It stinks that we have to be on guard like this. We lived through generations of “junk” mail that arrived to our home everyday. Most of it was crappy offers to sell our home or buy stuff we didn’t want, or promise deals on things that seemed too good to be true. But they didn’t have come-ons attached that grabbed hold of your home!
The holidays are prime time for hackers, as we let down our guard during these slower times, and we get deluged with appeals to update our credit cards, check the status of a package, do something in return for a free gift card and more.
In Ruth’s case, once she clicked on the link, it took control of her Safari browser app, asking for confirmation of her e-mail address. Had she offered that, it would have been way worse.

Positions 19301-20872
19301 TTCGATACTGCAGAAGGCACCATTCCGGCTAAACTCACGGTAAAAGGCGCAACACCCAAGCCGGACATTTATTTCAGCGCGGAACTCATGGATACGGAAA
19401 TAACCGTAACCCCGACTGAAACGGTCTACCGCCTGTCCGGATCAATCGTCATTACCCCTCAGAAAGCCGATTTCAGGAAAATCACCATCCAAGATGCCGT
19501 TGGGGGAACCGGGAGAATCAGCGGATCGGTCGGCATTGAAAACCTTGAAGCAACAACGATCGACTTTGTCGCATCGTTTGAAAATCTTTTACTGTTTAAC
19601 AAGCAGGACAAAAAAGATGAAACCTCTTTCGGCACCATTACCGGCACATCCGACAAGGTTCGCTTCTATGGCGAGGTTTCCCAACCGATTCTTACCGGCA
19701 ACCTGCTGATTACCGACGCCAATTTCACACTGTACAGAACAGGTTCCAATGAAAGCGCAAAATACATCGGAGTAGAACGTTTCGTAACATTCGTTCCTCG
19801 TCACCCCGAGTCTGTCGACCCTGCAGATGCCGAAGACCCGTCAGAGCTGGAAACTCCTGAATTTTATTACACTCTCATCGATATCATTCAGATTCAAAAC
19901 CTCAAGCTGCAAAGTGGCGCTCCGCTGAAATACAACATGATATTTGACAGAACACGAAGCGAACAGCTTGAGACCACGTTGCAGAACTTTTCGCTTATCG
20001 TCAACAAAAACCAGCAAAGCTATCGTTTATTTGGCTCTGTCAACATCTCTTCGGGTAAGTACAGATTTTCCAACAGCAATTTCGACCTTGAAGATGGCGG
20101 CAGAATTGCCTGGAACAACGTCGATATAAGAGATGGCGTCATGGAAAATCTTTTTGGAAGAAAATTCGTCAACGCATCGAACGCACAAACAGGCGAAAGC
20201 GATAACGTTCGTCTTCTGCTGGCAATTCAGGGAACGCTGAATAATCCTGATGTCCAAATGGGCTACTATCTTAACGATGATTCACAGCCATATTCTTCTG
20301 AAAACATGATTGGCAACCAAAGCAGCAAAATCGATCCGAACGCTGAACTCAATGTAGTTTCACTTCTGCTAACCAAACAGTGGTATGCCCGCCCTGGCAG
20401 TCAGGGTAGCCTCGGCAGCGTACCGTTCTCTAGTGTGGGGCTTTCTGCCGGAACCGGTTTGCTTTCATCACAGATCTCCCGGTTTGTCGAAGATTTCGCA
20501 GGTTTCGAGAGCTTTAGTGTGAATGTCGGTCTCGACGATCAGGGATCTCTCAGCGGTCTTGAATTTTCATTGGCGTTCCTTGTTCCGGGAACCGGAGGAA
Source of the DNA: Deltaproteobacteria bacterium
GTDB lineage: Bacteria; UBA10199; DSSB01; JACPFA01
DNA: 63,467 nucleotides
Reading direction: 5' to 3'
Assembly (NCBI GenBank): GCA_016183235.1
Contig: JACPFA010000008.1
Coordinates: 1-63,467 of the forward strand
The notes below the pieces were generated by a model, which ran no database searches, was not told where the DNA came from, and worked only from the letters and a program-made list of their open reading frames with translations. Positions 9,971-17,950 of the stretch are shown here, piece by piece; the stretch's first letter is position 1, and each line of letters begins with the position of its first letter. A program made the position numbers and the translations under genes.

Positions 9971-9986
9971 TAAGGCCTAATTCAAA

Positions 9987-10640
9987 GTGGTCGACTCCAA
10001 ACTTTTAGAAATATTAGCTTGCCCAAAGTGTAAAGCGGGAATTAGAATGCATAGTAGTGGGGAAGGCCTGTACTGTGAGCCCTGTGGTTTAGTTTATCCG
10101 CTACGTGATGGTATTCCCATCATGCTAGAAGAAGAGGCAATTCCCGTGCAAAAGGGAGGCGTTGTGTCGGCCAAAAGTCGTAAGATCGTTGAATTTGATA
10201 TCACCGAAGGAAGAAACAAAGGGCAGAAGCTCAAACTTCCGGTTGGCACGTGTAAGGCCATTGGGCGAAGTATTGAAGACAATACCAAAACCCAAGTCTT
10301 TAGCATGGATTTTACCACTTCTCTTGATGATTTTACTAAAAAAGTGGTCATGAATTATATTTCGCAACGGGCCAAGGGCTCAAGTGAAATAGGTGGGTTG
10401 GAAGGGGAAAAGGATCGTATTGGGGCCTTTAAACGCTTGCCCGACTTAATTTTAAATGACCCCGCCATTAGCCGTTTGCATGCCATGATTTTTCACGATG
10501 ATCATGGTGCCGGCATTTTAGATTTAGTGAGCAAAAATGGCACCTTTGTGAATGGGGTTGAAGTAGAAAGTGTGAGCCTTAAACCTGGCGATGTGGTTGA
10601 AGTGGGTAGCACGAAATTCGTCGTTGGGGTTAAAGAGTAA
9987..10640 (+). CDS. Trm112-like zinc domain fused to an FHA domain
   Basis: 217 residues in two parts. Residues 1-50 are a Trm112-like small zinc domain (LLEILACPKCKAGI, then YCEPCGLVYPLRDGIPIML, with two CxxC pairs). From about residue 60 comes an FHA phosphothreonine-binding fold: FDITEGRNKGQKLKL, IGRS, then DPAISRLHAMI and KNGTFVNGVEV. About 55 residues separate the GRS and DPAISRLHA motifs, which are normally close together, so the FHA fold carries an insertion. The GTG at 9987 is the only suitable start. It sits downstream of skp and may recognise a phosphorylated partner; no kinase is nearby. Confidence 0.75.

From Safari, she wasn’t able to web browse, because some phony outfit named feudhl.com was in control. Apple suggested she immediately change her lock-screen password and reset the phone to factory defaults, which she did. Everything is back to normal again.
So please everyone, remember that if someone you don’t know has a link they want you to click, don’t. Period. Let them hound you over and over again instead. And then still refuse.
More posing tips
Just in time for the holiday, my friend Charlotte “Ginger” DiNunzio has two great posing tips to offer you. I pulled out this snippet from our Manhattan Beach Photowalk video as a refresher. Walking shots and shaking out your sillies do wonders for making us all feel more natural.
And for those of who aren’t yet sick of holiday tunes, my annual take on “Santa Claus is Coming to Town.”
Thanks as always for reading, watching and listening, and have a great holiday!